Turns Out It’s Shockingly Easy to Smuggle Guns on Planes
As a traveler, it’s certainly troubling to hear of a gun smuggling scheme in which a former airline employee allegedly carried bags of guns and ammunition on commercial flights between Atlanta and New York—not once, but 17 times, from May to December.
Roughly 153 weapons were recovered in the investigation, including AR-15 and AK-47 assault weapons, 9mm pistols, and a .380 caliber pistol, nearly all purchased in Atlanta, Georgia and bound for the streets of Brooklyn, according to Brooklyn District Attorney Ken Thompson in a statement Tuesday afternoon. Four men were charged in two separate indictments for allegedly conspiring to sell the firearms.
“In this age of terrorism, it is simply unthinkable that anyone would breach the security of our nation’s airports to smuggle guns and ammunition, including assault weapons, on commercial airliners and jeopardize countless lives all to make money,” stated Thompson.
What may be more unthinkable, however, is how it happened—and how it could easily happen again.
The man who transported the weapons in his carry-on luggage was Mark Henry, a former Delta Airlines baggage handler.
Henry allegedly got the weapons from Eugene Harvey, a current Delta baggage handler, in a spy-novel bag drop inside the secure area of the airport. Harvey was paid a fee for his role.
Lax Security for Airport Employees
There are two worrying flaw in the system. The first is that airline employees do not have to go through a security check at the Hartsfield-Jackson International Airport in Atlanta, Georgia, according to Thompson. And it’s not just in Atlanta.
At most airports, employees who work inside secure areas, such as baggage handlers, restaurant employees, and cleaners, are subject to lax spot checks at best.
A pilot was so troubled by this situation at the San Francisco International Airport, that in 2010 he secretly filmed a behind-the-scenes look at the comings and goings of airport workers and posted it on YouTube. The video created enough of a storm that the footage was later removed, but the problem remains.
In October 2013, two ground services employees at Los Angeles International Airport, Dicarlo Bennett and his boss Miguel Angel Iniguez, were convicted on one felony count of possession of a destructive device after they set off two dry-ice bombs inside secure areas of the airport—an employee restroom and on the tarmac. There was no real harm done, just a few flight delays, but it revealed how these men, and tens of thousands more employees at LAX, have access to most parts of the airport.
Given this scenario, it’s actually relatively simple for a baggage handler like Harvey to bring guns into the airport and pass them to a passenger who is cleared for boarding.
No Stringent Screening for Jobs
The second worrying flaw in the system is the lack of scrutiny in the hiring process for airport employees.
To qualify for a security badge that gives access to sensitive areas at an airport, you might assume there’d be extensive background checks, particularly in our post-9/11 world.
Not so. Vetting a prospective employee is up to the airline, and it typically consists of the usual vetting of employment references and a criminal record check. That’s it.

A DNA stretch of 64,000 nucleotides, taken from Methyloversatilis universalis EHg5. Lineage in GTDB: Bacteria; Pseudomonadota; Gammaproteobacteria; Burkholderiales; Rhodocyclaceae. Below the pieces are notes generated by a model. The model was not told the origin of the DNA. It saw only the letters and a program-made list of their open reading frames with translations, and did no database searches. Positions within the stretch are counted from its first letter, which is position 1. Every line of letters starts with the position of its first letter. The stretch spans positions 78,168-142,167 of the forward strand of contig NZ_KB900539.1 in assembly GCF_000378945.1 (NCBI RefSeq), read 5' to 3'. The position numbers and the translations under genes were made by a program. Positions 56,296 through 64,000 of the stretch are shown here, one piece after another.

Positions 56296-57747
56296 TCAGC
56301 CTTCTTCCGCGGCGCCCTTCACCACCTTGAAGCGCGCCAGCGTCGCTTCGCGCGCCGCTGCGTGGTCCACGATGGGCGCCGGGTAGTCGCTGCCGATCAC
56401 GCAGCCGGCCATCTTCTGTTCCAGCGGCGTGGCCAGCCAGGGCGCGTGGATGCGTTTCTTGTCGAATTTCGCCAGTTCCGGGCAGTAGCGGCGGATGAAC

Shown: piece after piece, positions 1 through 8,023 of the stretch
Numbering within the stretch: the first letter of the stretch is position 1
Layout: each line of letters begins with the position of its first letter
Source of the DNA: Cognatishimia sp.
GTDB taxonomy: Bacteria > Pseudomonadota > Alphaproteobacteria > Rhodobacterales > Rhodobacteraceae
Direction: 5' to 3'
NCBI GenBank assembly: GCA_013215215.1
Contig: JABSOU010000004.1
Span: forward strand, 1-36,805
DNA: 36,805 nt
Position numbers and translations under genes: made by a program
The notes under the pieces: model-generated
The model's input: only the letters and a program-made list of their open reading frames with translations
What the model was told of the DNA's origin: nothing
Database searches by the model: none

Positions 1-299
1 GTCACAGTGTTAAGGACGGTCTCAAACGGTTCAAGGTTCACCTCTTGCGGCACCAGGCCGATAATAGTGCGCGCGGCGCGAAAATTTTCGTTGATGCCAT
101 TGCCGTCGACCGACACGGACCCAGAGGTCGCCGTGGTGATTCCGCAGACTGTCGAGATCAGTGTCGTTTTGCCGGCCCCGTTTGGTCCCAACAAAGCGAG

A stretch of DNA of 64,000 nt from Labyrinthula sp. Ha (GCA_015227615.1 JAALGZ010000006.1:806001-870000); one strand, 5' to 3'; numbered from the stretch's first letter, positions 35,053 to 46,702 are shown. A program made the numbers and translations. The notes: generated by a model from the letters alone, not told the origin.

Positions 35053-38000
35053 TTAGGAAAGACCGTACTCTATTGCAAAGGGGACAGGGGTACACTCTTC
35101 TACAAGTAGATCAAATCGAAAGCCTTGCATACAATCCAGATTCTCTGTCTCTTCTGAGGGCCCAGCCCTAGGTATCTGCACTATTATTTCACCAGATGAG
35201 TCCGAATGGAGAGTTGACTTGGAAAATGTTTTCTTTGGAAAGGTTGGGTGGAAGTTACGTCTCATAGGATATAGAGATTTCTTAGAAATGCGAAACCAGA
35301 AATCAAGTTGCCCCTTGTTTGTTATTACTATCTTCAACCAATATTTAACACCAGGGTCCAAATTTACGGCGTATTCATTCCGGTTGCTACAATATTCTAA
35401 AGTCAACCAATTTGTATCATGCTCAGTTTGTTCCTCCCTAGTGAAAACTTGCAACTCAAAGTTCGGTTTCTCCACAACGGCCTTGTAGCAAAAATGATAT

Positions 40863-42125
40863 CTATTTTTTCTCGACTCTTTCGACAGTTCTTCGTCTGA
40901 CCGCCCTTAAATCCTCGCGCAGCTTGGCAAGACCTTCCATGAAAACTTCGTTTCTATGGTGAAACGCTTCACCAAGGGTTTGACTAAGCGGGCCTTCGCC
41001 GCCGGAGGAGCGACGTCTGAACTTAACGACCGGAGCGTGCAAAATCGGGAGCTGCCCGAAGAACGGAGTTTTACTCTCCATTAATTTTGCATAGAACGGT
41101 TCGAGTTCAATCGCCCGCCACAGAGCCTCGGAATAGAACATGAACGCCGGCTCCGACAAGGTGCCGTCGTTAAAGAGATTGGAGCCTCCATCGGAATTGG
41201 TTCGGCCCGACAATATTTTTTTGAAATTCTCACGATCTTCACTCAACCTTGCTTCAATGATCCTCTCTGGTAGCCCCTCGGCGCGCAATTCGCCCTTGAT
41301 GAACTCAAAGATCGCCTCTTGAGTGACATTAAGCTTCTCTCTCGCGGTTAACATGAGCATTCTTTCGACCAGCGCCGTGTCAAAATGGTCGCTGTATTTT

A lot of people are under the erroneous impression that airport workers need higher level security clearance. But this isn’t the case, says attorney Sean M. Bigley, one of the nation’s few specialists in federal security clearance defense.
The only people who have security clearance are people with access to classified government information, like people working for the federal government, FBI, or military.
The process of security clearance for airport employees is “a shockingly cursory ordeal,” says Bigley.
“I think it’s a real gap in airline security,” he added.
The solutions to both flaws are rather daunting, which may explain why they haven’t happened yet.
In the first case, to solve the problem of daily screening, tens of thousands of employees would have to go through passenger-level security checks every time they come to work.
This would require an enormous infrastructure. Just to deal with passengers, the TSA currently employees 47,000 security officers at 450 airports. Think about the lengthy, cumbersome process of stripping down and going through body scans when you board a flight. Now imagine trying to do the efficiently for all airport staff every day. JFK airport in New York has 37,000 employees, for example.
Then of course there’s the dangerous equipment employees have access to anyway once they arrive at work, including knives, chemicals, and any number of items that could become concealable weapons.
As for the second flaw, better employee screening, that too is a tremendous task. According to Bigley, the process for conducting serious security clearance investigations on some 2 million federal employees each year also has deep flaws because the system is over-taxed.
“The actual process of doing the background investigations is really a box-checking exercise,” he says, due to the sheer volume of work an investigator has to get through.
The only other solution would be an extra round of security at the gate. But that couldn’t plug every security hole either since employees don’t need passengers if they want to get something on a plane. They already have access to the itself and everything loaded into it, not to mention the tarmac, terminal building, and so on.
Of course the bigger deterrent would be the passenger revolt the airlines and TSA would have to face. Just imagine that for a moment and you’ll probably join the TSA in hoping that this was an isolated case that will soon die down and be forgotten.